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Science Notes. By W. MATTIEU WILLIAMS, F.R.A.S. :
Introductory Note-A New Development of Photography-
Arctic Ballooning-A Steam-engine Worked by the Sun-
Balloon Photographs-Geological Convulsions-Eye-Memory
-- The Under Crust of the Earth—The Immateriality of Matter

-Unpleasant Researches—The Muscular Education of Animals

-A New Vinegar-Sunshine and Railway Accidents

367

Chemical Transformations-The World's Growth-Mineral Ana-
tomy-The New Branch of the British Museum–The Earth's
Magnetism - The “ Darwinian” Theory-An Unsuccessful At-
tempt at Martyrdom— The Perspiration of Plants—The Air of
Stove-heated Rooms .

493
The Photophone-- London Fogs-A Novelty in Leather-Prac-
tical Science in France-A Perforated Mountain

628
Lava Floods without Volcanoes-Electric Hair-Underground
Waters--The Progress of the Photophone-Electricity and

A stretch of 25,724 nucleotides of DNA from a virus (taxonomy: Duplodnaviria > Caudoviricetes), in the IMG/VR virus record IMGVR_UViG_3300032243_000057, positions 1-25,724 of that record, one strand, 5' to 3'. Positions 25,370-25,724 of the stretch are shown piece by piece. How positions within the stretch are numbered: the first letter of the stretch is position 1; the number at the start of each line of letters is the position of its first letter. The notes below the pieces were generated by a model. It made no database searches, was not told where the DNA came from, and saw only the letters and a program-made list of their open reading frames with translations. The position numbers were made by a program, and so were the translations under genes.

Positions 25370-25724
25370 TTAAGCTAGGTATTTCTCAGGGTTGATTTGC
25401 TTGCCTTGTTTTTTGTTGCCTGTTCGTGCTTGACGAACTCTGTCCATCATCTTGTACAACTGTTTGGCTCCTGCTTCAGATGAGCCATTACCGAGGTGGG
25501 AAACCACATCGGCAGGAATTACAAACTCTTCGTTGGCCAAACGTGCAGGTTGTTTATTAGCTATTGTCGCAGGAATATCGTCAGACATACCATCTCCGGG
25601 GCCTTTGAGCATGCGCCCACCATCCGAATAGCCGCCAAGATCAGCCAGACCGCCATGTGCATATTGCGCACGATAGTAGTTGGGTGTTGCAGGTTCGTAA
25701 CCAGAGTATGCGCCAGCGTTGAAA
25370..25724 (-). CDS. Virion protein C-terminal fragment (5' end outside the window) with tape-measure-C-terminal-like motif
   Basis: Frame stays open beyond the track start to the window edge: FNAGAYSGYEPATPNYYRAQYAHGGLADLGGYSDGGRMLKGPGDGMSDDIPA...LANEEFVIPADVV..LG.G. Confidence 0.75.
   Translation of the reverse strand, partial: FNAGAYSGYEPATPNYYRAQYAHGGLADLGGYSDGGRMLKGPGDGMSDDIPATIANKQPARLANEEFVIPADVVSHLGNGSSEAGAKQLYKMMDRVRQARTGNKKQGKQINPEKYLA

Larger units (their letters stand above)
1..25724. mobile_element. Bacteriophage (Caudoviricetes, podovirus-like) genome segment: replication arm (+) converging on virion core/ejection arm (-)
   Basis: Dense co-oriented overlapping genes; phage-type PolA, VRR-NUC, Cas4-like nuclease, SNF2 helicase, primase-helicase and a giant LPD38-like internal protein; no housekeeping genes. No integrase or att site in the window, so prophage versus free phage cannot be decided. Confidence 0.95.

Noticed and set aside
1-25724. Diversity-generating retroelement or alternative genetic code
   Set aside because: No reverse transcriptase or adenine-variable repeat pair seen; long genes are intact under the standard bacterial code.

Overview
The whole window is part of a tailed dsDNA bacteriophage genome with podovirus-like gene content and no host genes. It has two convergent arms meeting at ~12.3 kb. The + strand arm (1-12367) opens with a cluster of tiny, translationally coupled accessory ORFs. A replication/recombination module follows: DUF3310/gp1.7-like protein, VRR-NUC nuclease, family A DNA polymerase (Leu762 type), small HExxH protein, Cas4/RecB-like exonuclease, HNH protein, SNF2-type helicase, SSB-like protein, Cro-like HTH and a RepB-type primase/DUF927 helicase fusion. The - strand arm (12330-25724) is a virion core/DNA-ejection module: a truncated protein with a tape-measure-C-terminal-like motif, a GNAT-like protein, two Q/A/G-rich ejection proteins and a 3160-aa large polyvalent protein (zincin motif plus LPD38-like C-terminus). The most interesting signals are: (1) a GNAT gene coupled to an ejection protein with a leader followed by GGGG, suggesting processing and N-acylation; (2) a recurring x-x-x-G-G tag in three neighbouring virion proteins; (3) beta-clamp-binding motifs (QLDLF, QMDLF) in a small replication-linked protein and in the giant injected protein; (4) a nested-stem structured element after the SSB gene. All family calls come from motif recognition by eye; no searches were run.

Salted Herrings

748

Science of Likenesses, The, and its Meanings. By ANDREW Wilson,

F.R.S.E.

424

Scotch Holiday, A. By Rev. M. G. Watkins, M.A.

115

Shakespeare as a Prose Writer. By J. CHURTON COLLINS 735

Shakespeare, The Eclipse of. By DUTTON Cook.

302

Société, Vers de. By Alex. H. JAPP

Study, A New, of “ Love's Labour's Lost.” By S. L. LEE

447

Success, Literary, a Hundred Years Ago. By MARGARET HUNT. 338

Sugar-canes, Among the. By REDSPINNER

602

Table Talk By SYLVANUS URBAN :-

The late Mr. PlanchéThe Use of Small Birds—Unfortunate

Servants of the Commonwealth-Advance of Histrionic Art in

London-Antiquity of Hissing-Mr. Hollingshead's “ Plain

English ”–His New“ Definitions”-A Proposal from the New

Shakspere Society-A Curious Dream-The Electric Light

in Ships-London and its Houses-A Story of Balzac— The

London Water Supply

117

A Fresh-water Jellyfish-M. Sarcey and Mdlle. Sarah Bernhardt

on English Acting-Dutch Players in London-Fairies and

their Size—Professor Mommsen's Calamity— Tom Taylor's Plays 251
The Jesuits and Theatricals—Dr. Horace H. Furness and the
Tower of London—The Index Society-A Statue to Rabelais-

Bret Harte's Works—Spanish Cruelty
Animal Sympathy with Humanity—“Where Ignorance is Bliss,"

its Origin-A Story of a Judge—Teetotal Literature, Merciful
Death for Animals—“ The City of Dreadful Night ”—The
Indian Romance“ Ramayana "_" Parliament Joan”-Sugges-
tions as to a Library of Reference—Mr. Ruskin's Collected
Letters

506

380

PAGE

Table Talk-continued.